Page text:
Know your approach zones
Wednesday, September 29, 2010
Southern right whale mum and calf
Hey guys, This year has been absolutely amazing for whales and seals in NSW (in fact the whole east coast has had a cracker!), we've had visits from really uncommon Antarctic species such as crab-eater seals and leopard seals, we've seen more orca and southern right whales than at any time in the past twenty years.
Most of the community share our love of these majestic and interesting animals and for the most part take pictures whilst keeping their distance and disturbance of the animal to a minimum.
These seals and whales have after all, come a long way and do need to rest and chill some before moving back south.
I recently viewed some underwater footage of a swimmer approaching a southern right whale that concerned me greatly; the film on YouTube shot on the NSW south coast clearly shows the snorkeller closer than the legally permissible distance of 30 metres for a swimmer. As southern right whale behaviour can be completely unpredictable the swimmers' proximity to the whale is extremely dangerous.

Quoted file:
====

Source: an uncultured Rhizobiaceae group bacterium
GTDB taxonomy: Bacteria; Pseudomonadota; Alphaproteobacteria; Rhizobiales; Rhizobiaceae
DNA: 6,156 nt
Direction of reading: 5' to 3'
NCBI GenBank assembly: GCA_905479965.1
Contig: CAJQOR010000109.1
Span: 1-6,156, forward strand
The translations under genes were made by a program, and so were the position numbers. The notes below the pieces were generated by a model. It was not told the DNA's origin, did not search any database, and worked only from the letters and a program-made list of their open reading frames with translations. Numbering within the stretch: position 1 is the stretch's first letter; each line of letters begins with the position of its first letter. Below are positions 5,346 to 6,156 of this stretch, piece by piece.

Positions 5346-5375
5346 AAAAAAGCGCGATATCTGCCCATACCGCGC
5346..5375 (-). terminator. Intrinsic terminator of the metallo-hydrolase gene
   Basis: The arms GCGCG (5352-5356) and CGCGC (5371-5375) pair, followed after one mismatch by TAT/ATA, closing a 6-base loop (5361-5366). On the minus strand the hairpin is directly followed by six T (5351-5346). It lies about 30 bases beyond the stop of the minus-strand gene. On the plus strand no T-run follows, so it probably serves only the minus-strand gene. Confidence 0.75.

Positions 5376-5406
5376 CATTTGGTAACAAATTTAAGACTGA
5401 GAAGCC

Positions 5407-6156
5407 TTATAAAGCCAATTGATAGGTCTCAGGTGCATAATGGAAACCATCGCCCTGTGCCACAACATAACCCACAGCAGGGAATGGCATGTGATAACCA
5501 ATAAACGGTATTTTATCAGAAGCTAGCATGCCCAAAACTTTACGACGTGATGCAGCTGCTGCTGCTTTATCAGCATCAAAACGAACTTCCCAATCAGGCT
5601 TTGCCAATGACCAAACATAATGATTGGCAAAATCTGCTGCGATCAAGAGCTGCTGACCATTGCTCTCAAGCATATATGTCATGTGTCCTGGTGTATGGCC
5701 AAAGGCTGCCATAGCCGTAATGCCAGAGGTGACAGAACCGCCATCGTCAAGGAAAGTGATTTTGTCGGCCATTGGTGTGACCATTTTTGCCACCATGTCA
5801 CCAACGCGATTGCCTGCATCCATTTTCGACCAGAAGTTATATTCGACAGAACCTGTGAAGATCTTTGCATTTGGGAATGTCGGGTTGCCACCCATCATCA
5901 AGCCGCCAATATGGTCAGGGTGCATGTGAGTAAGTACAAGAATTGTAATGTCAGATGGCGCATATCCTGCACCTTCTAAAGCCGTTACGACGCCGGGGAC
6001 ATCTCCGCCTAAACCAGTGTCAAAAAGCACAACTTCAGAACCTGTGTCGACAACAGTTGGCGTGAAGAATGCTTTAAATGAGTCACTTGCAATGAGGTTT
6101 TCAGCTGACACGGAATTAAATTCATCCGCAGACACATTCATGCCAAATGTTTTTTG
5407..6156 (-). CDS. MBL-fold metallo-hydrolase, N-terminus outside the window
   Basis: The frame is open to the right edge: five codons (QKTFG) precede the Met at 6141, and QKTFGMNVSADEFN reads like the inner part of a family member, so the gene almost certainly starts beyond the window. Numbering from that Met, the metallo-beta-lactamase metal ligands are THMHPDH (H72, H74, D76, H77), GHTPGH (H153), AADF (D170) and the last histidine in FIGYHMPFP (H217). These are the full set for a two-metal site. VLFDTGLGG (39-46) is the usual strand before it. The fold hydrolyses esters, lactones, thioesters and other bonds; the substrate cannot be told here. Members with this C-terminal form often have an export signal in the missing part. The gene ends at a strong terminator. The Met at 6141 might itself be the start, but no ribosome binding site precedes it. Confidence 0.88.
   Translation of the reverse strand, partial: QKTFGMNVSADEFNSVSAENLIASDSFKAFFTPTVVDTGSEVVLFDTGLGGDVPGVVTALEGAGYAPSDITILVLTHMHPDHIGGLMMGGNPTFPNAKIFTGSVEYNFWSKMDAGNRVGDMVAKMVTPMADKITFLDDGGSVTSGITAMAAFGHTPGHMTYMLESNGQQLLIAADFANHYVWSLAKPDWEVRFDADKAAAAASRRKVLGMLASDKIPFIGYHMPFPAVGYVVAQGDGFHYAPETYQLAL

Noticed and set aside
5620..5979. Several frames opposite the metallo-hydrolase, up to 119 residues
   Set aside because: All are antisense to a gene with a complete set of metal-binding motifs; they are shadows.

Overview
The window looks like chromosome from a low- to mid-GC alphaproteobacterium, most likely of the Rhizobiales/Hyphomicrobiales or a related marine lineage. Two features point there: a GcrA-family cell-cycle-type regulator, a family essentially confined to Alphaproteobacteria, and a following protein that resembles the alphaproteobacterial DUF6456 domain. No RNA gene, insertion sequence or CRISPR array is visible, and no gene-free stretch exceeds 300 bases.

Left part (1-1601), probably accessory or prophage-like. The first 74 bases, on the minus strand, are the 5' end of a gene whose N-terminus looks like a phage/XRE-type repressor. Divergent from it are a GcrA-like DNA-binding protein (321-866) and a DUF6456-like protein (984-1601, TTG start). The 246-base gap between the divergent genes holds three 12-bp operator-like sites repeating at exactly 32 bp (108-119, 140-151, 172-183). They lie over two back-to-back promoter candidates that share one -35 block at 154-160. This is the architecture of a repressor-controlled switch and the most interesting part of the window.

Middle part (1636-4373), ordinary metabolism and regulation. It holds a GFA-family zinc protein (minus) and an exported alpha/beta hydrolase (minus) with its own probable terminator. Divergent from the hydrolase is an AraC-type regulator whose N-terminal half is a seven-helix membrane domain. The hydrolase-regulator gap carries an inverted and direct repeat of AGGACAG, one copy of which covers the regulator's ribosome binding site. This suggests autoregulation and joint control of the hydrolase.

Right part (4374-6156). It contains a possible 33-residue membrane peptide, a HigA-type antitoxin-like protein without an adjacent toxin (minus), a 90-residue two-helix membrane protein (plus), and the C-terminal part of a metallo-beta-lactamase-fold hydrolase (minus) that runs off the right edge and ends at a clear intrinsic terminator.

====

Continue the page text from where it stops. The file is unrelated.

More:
There are numerous examples of divers that have suffered the consequences of being too close to whales, here is just one.
When in the water with these animals we are in their element, so that means we have to make sure we don't harass them or attempt to approach closer than the legal distance, both for your safety and the welfare of the whale. Remember if they are too harassed they may not be so inclined to visit our shores again!
Geoff Ross is the Marine Mammal expert for NSW National Parks and Wildlife Service.blog comments powered by Disqus